Gosh, it seems like just yesterday the Macalope was questioning Apple’s commitment to security. Oh, wait, it was!

Well, this is a nice sign. Well done, Apple.

And, hey how about those comments by the Inquirer’s Nick Farrell the Macalope linked to:

Another problem is that Apple has learned nothing from Microsoft in dealing with exploits. Microsoft has changed its attitude to start fixing exploits quickly. However Apple still goes through a phase of denying that problems exist before it looks at them.

For example, the aforementioned bug in the Iphone [sic] operating system has been known to Apple for weeks but so far it has done nothing about it.

It has however released security patches to thwart jailbreaking software and prevent Palm from using Itunes [sic], which indicates Apple’s priorities.

Crow is a fairly dry meat, Nick, so you’ll probably want a sweeter wine to accompany it. The Macalope recommends a Riesling or maybe a Gewurztraminer.

Death by upgrade

Walt Mossberg on upgrading from XP to Windows 7 (via this piece John Gruber linked to).

In fact, the process will be so painful that, for many XP users, the easiest solution may be to buy a new PC preloaded with Windows 7, if they can afford such a purchase in these dire economic times. In fact, that’s the option Microsoft recommends for XP users. (Conveniently, this option also helps Microsoft’s partners that make PCs.)

But Windows XP users, including the millions who have recently snapped up cheap, XP-powered netbooks, will first have to wipe out everything on their hard disks in order to install Windows 7. on their current machines. In fact, Microsoft doesn’t even call migrating to Windows 7 from XP an “upgrade.” It refers to it as a “clean install,” or a “custom installation.”

This is nuts. The Macalope is simply flabbergasted that Microsoft could have screwed this up so badly. No amount of begging and clinging to the legs of those unfortunate enough to wander into a Microsoft store at the mall is going to make people not realize they are basically starting all over again. And when you’re starting all over again, why not consider a Mac? Which you can buy two doors down?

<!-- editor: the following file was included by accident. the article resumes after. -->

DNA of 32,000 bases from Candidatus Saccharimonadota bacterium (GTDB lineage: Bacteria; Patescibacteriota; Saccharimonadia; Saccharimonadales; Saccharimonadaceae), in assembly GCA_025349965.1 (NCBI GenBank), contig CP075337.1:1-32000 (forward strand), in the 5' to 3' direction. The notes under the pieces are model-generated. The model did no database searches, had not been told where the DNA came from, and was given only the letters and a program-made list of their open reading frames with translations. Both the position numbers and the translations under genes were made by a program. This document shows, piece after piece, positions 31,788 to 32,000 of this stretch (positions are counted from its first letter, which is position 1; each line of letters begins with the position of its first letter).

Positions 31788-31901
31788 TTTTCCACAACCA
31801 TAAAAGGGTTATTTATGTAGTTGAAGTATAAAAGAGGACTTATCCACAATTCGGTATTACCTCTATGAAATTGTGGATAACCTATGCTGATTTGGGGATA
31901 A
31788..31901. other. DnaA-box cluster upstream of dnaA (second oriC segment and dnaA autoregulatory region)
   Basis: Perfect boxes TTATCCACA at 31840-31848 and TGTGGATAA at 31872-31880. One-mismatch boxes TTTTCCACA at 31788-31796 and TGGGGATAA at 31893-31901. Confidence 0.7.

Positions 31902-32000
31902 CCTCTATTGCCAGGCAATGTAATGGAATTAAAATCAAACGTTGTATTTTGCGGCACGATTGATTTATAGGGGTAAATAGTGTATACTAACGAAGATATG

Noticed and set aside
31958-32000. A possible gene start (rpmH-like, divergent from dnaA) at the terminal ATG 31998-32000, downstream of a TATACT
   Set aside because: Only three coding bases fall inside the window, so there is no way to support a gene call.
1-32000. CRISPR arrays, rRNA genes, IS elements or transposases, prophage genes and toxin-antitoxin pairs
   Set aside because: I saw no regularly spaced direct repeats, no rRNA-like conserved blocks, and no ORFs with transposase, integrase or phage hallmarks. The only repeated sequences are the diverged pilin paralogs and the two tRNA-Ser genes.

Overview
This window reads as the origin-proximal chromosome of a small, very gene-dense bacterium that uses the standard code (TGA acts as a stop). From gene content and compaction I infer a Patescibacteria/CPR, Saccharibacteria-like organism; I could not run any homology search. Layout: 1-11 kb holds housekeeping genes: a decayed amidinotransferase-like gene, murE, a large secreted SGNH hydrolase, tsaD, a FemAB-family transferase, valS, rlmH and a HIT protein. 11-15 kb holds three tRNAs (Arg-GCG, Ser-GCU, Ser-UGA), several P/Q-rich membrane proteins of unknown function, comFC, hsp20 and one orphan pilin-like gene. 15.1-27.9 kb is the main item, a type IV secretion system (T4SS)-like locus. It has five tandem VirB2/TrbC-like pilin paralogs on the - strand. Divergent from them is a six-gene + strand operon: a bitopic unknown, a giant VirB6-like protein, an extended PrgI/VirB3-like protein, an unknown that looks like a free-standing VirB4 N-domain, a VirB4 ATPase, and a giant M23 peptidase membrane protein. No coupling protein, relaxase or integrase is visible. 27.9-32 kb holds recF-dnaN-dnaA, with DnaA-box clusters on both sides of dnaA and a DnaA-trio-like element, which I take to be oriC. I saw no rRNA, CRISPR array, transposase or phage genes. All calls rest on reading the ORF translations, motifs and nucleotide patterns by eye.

And that’s not ever getting to the complex decision tree you have to navigate to figure out which version of the OS you need. Good lord.

Apple doesn’t do everything right (see: App Store), but they’ve sure got this process down in a way Microsoft simply seems either unable to do because of the complex installed base or unwilling to do because the company is a lumbering ape. With Apple, there’s one version of the OS which upgrades versions going back several years.

And Apple certainly nailed the timing on releasing a cheap OS upgrade during an economic slump. Microsoft, meanwhile, is telling most of its users they should probably go ahead and buy a new machine.

Maybe Windows 7 is just so super-cool and Microsoft will spend so much money on marketing that everyone will rush out and spend up to $220 on a freakin’ upgrade, but right now this looks like insanity.

R.I.P. Apple Tablet

This week’s piece at Macworld looks at PC World’s pre-birth tablet obituary, rumors of Apple at CES and the iPhone bug.

Magnificent desolation

This week’s piece at Macworld looks at Microsoft’s retail strategy, some silliness about Apple and Windows 7 (featuring Rob Enderle!) and the bestest Apple lawsuit ever!


This site had another spam hacking which the Macalope believes he’s fixed now. Sorry for any inconvenience.

I love my Mac-usin' son!

This week’s piece on Macworld looks at jackassery by Dvorak and Coursey as well as Microsoft retail.